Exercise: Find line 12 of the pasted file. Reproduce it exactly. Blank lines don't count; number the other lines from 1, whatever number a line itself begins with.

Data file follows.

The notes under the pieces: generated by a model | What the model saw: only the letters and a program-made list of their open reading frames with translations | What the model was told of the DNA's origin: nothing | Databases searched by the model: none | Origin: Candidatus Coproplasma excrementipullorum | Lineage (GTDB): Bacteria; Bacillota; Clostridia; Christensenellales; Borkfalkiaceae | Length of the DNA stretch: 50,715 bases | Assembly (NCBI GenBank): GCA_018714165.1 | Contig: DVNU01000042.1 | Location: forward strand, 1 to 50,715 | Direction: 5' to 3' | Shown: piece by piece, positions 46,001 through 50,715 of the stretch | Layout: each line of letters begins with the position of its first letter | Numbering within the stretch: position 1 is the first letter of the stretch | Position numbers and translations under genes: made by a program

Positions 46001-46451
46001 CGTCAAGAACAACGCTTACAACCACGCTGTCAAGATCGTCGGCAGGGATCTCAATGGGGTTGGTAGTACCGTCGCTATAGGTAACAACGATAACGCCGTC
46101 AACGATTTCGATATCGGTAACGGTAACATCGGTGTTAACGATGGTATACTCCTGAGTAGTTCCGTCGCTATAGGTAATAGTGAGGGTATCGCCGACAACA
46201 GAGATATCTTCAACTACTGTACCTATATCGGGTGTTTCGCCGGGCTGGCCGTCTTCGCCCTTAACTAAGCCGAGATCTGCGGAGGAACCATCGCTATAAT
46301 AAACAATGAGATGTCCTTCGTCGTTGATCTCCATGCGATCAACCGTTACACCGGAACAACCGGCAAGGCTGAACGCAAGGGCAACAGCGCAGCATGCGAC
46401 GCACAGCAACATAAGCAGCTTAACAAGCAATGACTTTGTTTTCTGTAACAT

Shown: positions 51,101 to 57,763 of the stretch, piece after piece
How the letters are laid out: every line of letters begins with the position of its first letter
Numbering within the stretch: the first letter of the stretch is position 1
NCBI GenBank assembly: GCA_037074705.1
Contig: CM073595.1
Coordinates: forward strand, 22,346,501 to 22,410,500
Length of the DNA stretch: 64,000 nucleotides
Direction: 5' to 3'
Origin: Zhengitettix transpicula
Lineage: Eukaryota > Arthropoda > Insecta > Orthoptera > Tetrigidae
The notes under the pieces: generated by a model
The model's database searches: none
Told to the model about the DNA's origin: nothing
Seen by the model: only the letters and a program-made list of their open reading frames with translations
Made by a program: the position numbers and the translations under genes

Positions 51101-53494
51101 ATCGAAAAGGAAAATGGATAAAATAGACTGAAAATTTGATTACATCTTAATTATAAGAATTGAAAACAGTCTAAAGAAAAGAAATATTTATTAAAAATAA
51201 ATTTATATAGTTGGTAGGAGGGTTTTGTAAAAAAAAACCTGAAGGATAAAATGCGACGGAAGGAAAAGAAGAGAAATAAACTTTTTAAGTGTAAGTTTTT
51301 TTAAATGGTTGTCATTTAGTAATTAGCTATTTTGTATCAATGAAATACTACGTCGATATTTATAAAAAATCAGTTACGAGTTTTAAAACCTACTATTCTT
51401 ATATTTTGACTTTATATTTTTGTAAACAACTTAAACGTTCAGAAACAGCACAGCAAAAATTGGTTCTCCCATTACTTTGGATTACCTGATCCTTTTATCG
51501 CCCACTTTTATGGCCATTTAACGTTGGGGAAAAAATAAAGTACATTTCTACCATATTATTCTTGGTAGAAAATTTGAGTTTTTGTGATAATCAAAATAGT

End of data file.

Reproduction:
Contig: CM073595.1